The modern workplace is recognizably different from the workplace of just 20 years ago. From the tools, the culture, and the demands to the career aspirations, leadership styles and employee expectations, the landscape is an Oz of surprises and transformation. For those born in the midst of digital transformation, the changes are part and parcel of learning how to succeed in todays market. For those taken by storm, the turning tide signals a commensurately radical shift in the way business has been done for, well, a very long time.
Some things havent changed though. People are people. Todays workers are no different from the workers of a few decades ago in crucial senses. Workers today want to better themselves, make money, support their families and make time to enjoy them. They want healthy work relationships and once, in a while, their hard work lauded. In essence, at the personal level, the gap between then and now is not so vast. At the business level though, its a whole new world.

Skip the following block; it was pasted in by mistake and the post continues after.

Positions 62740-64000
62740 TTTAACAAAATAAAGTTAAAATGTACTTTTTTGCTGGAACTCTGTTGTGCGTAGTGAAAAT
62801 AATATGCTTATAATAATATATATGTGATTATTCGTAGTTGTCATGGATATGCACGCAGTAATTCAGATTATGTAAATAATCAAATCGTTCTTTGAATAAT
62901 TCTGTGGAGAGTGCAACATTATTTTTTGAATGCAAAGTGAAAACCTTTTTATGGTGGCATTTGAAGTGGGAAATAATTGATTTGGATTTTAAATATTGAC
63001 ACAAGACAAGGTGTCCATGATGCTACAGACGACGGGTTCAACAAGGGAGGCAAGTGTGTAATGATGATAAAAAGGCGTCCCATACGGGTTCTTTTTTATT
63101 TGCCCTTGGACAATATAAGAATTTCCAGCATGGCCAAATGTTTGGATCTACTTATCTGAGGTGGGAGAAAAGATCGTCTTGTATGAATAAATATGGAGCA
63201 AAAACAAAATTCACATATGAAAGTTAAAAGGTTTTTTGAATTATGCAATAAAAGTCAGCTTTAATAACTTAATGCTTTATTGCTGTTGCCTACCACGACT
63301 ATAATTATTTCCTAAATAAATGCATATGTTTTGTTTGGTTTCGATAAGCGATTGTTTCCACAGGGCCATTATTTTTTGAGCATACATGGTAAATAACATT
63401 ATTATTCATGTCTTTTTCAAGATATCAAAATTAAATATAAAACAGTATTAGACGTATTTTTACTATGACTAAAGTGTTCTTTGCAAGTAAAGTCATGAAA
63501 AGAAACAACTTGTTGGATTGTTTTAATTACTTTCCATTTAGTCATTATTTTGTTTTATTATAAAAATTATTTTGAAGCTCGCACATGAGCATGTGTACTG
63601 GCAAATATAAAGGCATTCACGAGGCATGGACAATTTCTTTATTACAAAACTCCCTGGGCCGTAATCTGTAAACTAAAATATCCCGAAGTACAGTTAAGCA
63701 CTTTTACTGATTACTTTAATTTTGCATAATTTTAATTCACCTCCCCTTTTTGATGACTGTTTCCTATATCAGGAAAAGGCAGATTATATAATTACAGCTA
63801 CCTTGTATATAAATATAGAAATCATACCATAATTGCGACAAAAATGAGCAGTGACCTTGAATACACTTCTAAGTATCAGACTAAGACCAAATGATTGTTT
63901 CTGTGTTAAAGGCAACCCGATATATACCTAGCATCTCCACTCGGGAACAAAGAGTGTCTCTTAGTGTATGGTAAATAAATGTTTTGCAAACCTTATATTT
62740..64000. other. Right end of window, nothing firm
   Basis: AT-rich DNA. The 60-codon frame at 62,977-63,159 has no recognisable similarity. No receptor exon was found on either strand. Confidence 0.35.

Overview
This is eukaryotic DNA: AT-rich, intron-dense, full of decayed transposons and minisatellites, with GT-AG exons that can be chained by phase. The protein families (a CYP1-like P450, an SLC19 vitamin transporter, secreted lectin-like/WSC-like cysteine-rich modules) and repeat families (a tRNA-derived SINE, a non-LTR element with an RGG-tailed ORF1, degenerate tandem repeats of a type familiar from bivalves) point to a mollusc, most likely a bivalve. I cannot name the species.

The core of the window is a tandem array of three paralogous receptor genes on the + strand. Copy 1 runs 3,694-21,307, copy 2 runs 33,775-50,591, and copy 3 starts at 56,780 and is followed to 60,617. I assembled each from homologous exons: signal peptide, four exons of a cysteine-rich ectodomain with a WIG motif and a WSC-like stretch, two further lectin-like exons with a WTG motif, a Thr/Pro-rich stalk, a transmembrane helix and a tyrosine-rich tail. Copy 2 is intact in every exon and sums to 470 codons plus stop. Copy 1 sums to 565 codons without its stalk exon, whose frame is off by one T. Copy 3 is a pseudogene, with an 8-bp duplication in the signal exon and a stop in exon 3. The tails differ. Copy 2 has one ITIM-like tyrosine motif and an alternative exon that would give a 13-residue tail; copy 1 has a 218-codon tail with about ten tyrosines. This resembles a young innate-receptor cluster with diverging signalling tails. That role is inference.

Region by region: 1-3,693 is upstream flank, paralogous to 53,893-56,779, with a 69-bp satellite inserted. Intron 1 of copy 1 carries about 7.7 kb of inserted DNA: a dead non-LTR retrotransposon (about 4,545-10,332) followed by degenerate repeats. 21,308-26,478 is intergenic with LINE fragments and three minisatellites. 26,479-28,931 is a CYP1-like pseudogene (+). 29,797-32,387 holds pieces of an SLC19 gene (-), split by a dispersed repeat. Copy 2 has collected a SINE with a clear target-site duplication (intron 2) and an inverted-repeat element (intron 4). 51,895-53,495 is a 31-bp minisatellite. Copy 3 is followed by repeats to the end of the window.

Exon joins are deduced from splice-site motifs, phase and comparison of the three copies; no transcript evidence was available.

A single company can have employees in different time zones, with expansive technological infrastructure supporting productivity and requiring new skills and expertise. That same company probably uses automation, AI, machine learning and robotics to offer new products, respond to market changes faster, and maintain highly coordinated supply chain segments operating in synchronicity. All the while, employees expect diversity, upward mobility, sustainable work relationships, job fulfillment, and furthering education. All of this in the context of a disruptive market terrain where competition is ruthless, and global.
For those legacy workers who came of age just 50 years ago, the modern workplace presents a tremendous challenge. They must constantly reevaluate their leadership style, develop genuine relationships with co-workers, be better salespeople, and learn how to market themselves, be innovative and entrepreneurial, achieve lofty project goals and maintain company priorities.
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